I have a specific question regarding this circuit: The circuit in question

I need to calculate the gain of this amplifier. However, when I do this, I get the value two times bigger than the simulation of this circuit, which I run in Multisim, suggests.

My line of thought is this: The gain should be equal to R1/((re1+R2)+(R4||(R3+re2)), where re1 and re2 are the thermal resistances of the corresponding transistors.

Calculaing gives me the value of approximately 6.2, when the simulation suggests that the gain is 3.3. I have double-checked and the simulation circuit has no errors in it.

Thanks for your help!

  • \$\begingroup\$ hFE only 20? try 200. did U choose f so Zc1=~0 \$\endgroup\$ Oct 17, 2016 at 22:54
  • \$\begingroup\$ @Tony Stewart. EE since '75 My source frequency is 1GHz, it's in the range where resistncae in negligible. I can't change the hFE values, as the task I'm given specifically states I should use 20. Even if I do, the change is just a small fraction of the result. \$\endgroup\$
    – Mu3
    Oct 17, 2016 at 23:06
  • \$\begingroup\$ ok I never expected 1GHz with 1uF due to ESL \$\endgroup\$ Oct 17, 2016 at 23:34
  • \$\begingroup\$ With R4=1K it works for me at low f with a gain of 4. But you never specified R4 \$\endgroup\$ Oct 18, 2016 at 0:19
  • \$\begingroup\$ R4 is 129 Ohms. Frankly, the frequency is not given either. I just assumed 1GHz to eliminate the capacitive resistances. \$\endgroup\$
    – Mu3
    Oct 18, 2016 at 13:49

1 Answer 1


Obviously, since the hFE of the transistor is 20, you cannot expect a large gain. You wrongly deduced that the gain is R1/((re1+R2)+(R4||(R3+re2)), which you could have formatted in a proper manner. But I am digressing. The gain, in fact, is R1/((re1+R4)+(R2||(R3+re2)). If you take a look at it from the right side of the base, it becomes painfully obvious.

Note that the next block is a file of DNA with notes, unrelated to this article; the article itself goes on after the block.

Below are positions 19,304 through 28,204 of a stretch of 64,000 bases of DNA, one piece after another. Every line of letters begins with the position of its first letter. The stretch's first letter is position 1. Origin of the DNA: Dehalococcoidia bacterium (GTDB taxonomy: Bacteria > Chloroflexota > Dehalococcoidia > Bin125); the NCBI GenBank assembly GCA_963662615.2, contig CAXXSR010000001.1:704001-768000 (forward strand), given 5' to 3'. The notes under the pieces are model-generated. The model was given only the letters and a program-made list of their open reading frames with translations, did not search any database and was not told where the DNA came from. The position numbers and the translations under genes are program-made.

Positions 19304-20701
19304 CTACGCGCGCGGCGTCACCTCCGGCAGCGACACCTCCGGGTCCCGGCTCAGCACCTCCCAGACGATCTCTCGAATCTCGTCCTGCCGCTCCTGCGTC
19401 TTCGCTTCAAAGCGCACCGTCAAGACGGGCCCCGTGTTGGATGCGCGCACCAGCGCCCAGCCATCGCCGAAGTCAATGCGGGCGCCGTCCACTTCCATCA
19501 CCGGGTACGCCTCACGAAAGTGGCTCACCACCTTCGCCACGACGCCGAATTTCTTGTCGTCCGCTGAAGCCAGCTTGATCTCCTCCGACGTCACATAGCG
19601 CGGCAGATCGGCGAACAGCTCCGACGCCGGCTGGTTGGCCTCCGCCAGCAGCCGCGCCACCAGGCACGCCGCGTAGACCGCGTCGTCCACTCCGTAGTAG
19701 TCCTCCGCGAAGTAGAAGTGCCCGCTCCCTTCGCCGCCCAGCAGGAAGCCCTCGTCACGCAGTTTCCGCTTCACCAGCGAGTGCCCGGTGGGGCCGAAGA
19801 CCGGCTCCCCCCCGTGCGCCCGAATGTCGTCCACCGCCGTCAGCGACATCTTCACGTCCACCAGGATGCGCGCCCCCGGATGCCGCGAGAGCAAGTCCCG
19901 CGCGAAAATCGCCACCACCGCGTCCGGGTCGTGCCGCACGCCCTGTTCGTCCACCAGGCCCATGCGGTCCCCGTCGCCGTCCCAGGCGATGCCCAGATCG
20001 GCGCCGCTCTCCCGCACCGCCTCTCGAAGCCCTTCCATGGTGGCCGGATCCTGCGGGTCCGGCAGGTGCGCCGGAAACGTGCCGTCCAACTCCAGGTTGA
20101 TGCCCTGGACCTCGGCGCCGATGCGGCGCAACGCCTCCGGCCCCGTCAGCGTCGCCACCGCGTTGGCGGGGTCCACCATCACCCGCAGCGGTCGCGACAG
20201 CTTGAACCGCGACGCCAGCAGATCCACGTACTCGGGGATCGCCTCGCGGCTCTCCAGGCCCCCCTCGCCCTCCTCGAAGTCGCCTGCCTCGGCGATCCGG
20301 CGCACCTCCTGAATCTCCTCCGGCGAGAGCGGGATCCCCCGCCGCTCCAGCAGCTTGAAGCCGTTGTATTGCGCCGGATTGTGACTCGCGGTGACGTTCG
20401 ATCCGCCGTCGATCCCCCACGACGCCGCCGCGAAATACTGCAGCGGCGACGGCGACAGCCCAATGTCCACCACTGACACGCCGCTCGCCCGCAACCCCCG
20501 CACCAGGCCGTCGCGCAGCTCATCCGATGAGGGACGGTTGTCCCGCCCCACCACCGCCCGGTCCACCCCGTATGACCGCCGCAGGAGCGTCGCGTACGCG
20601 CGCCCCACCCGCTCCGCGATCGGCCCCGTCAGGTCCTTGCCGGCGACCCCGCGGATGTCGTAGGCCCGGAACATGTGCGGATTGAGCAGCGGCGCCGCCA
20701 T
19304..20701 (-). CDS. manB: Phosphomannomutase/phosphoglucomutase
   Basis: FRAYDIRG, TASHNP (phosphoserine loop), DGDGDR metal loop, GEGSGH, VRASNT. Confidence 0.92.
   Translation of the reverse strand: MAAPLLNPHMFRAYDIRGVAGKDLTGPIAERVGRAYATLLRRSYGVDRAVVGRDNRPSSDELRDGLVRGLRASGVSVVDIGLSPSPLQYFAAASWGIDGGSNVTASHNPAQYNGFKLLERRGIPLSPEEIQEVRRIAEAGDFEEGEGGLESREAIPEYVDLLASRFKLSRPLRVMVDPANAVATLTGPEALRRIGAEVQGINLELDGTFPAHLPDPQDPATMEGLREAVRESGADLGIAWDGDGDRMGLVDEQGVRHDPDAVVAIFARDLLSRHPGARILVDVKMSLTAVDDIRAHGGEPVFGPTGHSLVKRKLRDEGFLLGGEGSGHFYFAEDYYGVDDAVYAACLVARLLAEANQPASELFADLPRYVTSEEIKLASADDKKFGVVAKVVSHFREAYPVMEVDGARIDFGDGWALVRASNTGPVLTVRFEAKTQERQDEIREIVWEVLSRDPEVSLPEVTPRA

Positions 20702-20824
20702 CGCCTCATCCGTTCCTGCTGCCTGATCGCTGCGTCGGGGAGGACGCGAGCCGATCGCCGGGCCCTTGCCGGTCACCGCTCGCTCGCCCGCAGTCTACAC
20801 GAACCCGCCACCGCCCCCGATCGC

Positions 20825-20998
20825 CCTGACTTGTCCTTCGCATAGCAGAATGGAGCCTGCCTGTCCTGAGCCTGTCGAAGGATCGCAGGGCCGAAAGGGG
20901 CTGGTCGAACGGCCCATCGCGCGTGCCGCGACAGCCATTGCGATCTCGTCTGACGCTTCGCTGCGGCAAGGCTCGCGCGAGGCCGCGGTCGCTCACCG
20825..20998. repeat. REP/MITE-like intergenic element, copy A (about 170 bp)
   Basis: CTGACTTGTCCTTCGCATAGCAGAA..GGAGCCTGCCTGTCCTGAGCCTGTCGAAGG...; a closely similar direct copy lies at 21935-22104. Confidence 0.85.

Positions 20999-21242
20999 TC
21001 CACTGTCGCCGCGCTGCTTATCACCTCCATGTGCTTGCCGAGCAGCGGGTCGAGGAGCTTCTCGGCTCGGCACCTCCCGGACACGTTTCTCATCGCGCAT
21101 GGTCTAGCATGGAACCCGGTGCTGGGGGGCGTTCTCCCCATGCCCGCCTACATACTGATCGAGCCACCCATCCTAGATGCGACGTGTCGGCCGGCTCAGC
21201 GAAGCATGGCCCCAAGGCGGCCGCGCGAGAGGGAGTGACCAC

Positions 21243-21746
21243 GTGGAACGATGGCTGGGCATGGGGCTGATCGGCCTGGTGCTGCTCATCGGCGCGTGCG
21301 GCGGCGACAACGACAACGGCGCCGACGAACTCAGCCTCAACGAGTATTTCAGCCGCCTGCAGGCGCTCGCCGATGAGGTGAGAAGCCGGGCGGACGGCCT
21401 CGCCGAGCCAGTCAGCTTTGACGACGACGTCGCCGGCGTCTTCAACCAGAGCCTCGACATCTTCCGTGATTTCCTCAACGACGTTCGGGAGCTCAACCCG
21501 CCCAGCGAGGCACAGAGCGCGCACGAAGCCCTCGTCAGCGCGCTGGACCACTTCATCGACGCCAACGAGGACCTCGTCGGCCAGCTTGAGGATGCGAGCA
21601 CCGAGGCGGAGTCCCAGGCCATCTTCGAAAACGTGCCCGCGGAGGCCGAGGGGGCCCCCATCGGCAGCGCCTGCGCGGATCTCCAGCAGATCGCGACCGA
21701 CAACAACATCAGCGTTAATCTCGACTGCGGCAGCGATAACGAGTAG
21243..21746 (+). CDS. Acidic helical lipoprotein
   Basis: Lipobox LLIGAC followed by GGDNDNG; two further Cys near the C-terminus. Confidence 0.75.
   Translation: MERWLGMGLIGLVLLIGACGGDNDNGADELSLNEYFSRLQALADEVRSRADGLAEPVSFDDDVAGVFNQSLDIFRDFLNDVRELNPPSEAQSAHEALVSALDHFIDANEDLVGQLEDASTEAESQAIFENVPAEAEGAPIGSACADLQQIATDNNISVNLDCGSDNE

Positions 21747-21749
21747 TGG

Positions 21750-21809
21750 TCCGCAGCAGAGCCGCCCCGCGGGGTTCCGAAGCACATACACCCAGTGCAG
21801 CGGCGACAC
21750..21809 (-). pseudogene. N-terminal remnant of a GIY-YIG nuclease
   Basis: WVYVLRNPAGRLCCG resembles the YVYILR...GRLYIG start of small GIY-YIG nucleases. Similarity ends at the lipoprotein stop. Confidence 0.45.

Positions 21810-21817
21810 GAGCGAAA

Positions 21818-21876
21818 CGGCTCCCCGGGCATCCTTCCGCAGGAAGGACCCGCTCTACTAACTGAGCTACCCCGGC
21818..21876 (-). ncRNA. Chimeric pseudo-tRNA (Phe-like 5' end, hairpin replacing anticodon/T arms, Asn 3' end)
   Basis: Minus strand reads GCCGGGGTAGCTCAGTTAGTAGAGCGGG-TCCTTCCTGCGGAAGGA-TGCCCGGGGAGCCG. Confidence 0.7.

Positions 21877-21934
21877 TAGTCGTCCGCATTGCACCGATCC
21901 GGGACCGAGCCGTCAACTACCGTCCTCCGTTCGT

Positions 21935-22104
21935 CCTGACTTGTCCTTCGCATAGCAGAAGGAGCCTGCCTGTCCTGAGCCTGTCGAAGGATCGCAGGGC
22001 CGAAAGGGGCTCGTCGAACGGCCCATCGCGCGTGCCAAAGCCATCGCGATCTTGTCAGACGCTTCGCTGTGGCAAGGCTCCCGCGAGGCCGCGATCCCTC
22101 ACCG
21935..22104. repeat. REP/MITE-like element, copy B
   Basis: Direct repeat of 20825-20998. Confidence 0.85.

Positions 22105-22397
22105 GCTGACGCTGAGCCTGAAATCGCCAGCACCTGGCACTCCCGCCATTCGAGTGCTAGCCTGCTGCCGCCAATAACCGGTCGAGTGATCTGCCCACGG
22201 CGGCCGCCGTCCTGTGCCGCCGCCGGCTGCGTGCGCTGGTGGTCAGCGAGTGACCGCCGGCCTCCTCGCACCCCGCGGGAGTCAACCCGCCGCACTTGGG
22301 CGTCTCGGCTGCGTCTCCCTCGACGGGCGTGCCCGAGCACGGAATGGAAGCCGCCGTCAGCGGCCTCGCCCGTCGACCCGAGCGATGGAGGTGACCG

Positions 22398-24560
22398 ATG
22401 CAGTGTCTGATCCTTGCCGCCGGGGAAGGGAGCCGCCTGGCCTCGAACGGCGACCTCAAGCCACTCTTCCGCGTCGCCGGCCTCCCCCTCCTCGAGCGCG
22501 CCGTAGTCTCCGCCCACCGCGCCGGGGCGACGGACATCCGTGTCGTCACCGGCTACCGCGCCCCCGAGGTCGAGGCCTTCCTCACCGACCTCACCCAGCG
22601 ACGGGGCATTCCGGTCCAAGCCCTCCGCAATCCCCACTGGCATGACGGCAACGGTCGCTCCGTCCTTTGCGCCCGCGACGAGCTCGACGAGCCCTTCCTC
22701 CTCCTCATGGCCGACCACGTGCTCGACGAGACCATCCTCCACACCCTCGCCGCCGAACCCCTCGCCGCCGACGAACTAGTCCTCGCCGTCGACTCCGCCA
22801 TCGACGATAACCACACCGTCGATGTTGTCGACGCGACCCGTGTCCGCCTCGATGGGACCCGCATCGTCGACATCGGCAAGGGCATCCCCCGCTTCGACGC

The next point is your comment: ' I just assumed 1GHz to eliminate the capacitive resistances.'. You are an engineer - Think like one. Just 'assuming' and wildly guessing a number because you heard somewhere that high frequencies eliminate 'capacitive resistances' (which are capactive reactances) is no way to model a system. It is clear that you have no idea what is actually going on in the circuit, and little to none understanding of terminology.

Picking 517.3MHz will give you much better results. As for why - I will leave that to you to figure out. This brings us to the final conclusion - Implement the aforementioned changes and you will see a gain of 6.2.

And as a sidenote - Begging for homework answers is not a good way to become an engineer. I suggest you stop now, before you become dependent on others for as simple things as calculating circuit gains.

  • 6
    \$\begingroup\$ Answers on this site are expected to be generally useful to readers, not just the OP. While it may be fun for you to include snide remarks such as "painfully obvious", leave readers guessing with the value of 517.3 MHz, and criticize "begging for homework answers", they don't actually make this a helpful answer to the community at large. If you instead explained your rationale and derivation, this would be a much more useful answer. With that said, the question is also from 2016, so you're >4 years late on calling the OP out for their mistake and terminology. \$\endgroup\$
    – nanofarad
    Jan 5, 2021 at 20:05
  • 4
    \$\begingroup\$ The only thing worse than asking for homework solutions on this site is providing homework solutions. \$\endgroup\$ Jan 5, 2021 at 21:12

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